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The Walk


Steven Spielberg has described Jaws as a film containing two distinct movies: First, the land-based story of a town stalked by a great white. And second, the saga of three mismatched hunters who take to the sea in pursuit of the monster.

The latest from Robert Zemeckis (Flight) features a similar bifurcation. The Walk is the story of French aerialist Philippe Petit and the high-wire walk he took between the towers of the 110-story World Trade Center on the morning of August 7, 1974. If this sounds like something you've seen before, it is. The 2008 documentary Man on Wire chronicled the same events and earned director James Marsh an Oscar.

That film was narrated by Petit. The Walk is narrated by Joseph Gordon-Levitt as Petit. It begins inexplicably with the character introducing himself atop the Statue of Liberty beside the great metal torch. The Towers gleam momentarily in the background before the first of the two films-within-the-film commences.

It's the longer of the pair, but not the stronger. Set in Paris, this part of the film offers glimpses of the young street performer doing theoretically charming street performer things such as juggling on a unicycle while wearing a top hat. He is also a mime. Then there's the accent, not The Walk's most special effect.

One day, Petit comes across an article about the Twin Towers, still years from completion. A light bulb all but appears above the elfin teen's head. He's found his calling. Now all he needs are a merry band of accomplices; technical advice from Czech aerialist "Papa" Rudy (Ben Kingsley); lots of practice — his girlfriend, Annie (Charlotte Le Bon), jiggles his wire to simulate wind gusts; and a ticket to New York.

Zemeckis condenses years of preparation to speed the second film-within-the-film to its bravura climax. He devotes just enough screen time to the caper aspect of what Petit called the "coup" to impart the playful side of his subject's scheme, then pulls out all the technical stops to re-create the grandeur of that morning's dance in the clouds.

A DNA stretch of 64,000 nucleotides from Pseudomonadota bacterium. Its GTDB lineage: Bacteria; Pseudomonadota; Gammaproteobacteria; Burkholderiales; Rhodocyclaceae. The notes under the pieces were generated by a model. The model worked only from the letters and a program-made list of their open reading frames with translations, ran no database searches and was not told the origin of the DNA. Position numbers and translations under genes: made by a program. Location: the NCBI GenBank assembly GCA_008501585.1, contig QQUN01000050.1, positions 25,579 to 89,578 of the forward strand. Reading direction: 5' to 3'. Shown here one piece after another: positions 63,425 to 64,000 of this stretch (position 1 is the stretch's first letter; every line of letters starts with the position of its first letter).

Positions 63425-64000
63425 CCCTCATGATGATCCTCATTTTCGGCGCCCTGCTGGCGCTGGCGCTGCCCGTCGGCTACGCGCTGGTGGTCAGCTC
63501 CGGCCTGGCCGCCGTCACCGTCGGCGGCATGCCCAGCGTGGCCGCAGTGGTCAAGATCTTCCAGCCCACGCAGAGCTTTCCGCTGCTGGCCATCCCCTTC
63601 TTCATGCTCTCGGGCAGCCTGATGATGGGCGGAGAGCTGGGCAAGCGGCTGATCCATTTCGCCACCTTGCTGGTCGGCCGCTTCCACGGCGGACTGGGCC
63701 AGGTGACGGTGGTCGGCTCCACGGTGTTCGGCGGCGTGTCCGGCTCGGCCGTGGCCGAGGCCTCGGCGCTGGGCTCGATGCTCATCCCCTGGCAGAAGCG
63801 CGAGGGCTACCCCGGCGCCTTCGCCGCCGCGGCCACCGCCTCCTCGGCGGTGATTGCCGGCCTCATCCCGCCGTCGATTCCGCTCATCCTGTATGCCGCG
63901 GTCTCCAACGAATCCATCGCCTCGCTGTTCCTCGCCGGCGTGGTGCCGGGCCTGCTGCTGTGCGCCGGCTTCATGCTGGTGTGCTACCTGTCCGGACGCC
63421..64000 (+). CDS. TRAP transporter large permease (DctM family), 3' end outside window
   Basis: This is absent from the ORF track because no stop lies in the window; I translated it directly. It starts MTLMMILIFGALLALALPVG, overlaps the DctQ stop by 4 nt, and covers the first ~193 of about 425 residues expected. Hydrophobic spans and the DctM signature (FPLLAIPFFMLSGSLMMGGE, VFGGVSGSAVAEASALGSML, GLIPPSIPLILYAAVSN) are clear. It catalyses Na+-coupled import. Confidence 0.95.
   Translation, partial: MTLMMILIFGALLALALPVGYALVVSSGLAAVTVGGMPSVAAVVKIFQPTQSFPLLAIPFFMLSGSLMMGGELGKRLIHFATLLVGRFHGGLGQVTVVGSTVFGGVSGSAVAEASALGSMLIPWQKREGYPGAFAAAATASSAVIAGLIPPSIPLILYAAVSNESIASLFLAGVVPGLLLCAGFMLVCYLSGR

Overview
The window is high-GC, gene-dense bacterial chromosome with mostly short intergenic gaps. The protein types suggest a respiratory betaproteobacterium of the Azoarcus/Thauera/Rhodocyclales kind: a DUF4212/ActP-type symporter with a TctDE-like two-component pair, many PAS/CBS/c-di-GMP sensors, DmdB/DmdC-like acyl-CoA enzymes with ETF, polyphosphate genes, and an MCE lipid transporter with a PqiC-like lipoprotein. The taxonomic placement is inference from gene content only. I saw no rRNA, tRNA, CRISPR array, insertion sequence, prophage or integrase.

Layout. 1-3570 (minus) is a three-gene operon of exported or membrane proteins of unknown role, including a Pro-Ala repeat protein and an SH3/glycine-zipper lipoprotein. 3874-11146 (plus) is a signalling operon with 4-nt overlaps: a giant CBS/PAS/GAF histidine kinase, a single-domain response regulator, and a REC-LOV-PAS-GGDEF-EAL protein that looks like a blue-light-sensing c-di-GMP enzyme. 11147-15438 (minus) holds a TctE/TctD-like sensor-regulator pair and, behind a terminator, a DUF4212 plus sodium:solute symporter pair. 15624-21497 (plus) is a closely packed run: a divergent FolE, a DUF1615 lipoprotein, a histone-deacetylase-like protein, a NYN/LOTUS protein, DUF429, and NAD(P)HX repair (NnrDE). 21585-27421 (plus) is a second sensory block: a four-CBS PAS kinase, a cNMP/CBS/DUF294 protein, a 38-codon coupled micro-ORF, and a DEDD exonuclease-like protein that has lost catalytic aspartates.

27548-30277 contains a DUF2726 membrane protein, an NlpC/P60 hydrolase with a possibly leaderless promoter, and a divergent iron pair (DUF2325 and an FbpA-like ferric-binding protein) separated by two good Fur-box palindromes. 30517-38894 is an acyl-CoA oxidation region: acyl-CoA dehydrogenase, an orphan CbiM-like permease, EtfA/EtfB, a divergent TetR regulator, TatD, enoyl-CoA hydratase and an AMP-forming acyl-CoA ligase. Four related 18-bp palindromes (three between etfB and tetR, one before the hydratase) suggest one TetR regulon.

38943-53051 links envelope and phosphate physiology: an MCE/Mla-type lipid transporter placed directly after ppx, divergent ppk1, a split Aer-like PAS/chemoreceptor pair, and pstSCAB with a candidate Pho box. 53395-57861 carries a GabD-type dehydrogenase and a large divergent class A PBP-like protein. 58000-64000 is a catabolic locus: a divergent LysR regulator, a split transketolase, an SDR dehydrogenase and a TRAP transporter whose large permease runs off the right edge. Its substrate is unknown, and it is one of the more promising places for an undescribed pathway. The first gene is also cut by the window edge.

Petit's walk was called "the artistic crime of the century." Where the Hollywood version proves superior to the documentary, ironically, is in its power to give us a version of Petit's magical piece of performance art that is more hyper-real than the real thing — which was captured statically in black and white by a sidekick. This is one film that absolutely must be seen in 3D.

Once considered a likely successor to Spielberg, Zemeckis is today regarded primarily as an effects-obsessed visualist. The obsession works to his benefit in that awe-inspiring final act. Having digitally rebuilt the city with astonishing historical accuracy, he stages Petit's 45 minutes on a metal cable, 1,600 feet above the street, as one of the most lovely, terrifying, suspenseful and joyous sequences in cinema.

And, where one might expect a studio production to goose the sequence for ticket-selling scare tactics, Zemeckis instead exercises surprising restraint. In real life, Petit's rushed setup resulted in the cable hanging loose and low, making the crossing even more precarious. Zemeckis (who wrote the script with Christopher Browne) makes no mention of that fact. The filmmaker employs similar restraint with regard to the Towers themselves; the specter of 9/11 is inescapable, but it is never invoked for easy pathos. Zemeckis says everything there is to be said without a word when he frames the Towers in the final shot. I doubt a film has ever faded to black with greater eloquence.